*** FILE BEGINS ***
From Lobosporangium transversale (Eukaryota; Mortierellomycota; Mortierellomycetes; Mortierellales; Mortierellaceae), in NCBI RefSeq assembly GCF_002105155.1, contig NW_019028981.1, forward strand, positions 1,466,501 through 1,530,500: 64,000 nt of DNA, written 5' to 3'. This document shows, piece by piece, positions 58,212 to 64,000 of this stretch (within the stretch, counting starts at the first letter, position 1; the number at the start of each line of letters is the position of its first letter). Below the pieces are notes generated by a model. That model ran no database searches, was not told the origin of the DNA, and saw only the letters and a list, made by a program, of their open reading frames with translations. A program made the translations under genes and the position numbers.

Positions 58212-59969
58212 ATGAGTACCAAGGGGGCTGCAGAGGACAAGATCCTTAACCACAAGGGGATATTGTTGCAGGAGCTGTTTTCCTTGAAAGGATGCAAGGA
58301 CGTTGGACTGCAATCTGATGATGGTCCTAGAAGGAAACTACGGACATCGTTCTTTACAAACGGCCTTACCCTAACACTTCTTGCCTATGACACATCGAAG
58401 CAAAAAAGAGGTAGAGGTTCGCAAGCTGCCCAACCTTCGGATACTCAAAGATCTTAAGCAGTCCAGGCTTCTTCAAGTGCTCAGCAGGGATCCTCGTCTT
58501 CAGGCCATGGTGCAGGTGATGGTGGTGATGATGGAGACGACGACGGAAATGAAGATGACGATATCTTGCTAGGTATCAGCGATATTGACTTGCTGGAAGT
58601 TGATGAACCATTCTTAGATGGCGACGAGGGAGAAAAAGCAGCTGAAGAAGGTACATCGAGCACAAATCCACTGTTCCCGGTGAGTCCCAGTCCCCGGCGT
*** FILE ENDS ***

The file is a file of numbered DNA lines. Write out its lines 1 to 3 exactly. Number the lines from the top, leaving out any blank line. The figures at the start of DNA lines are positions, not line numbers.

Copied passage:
From Lobosporangium transversale (Eukaryota; Mortierellomycota; Mortierellomycetes; Mortierellales; Mortierellaceae), in NCBI RefSeq assembly GCF_002105155.1, contig NW_019028981.1, forward strand, positions 1,466,501 through 1,530,500: 64,000 nt of DNA, written 5' to 3'. This document shows, piece by piece, positions 58,212 to 64,000 of this stretch (within the stretch, counting starts at the first letter, position 1; the number at the start of each line of letters is the position of its first letter). Below the pieces are notes generated by a model. That model ran no database searches, was not told the origin of the DNA, and saw only the letters and a list, made by a program, of their open reading frames with translations. A program made the translations under genes and the position numbers.

Positions 58212-59969
58212 ATGAGTACCAAGGGGGCTGCAGAGGACAAGATCCTTAACCACAAGGGGATATTGTTGCAGGAGCTGTTTTCCTTGAAAGGATGCAAGGA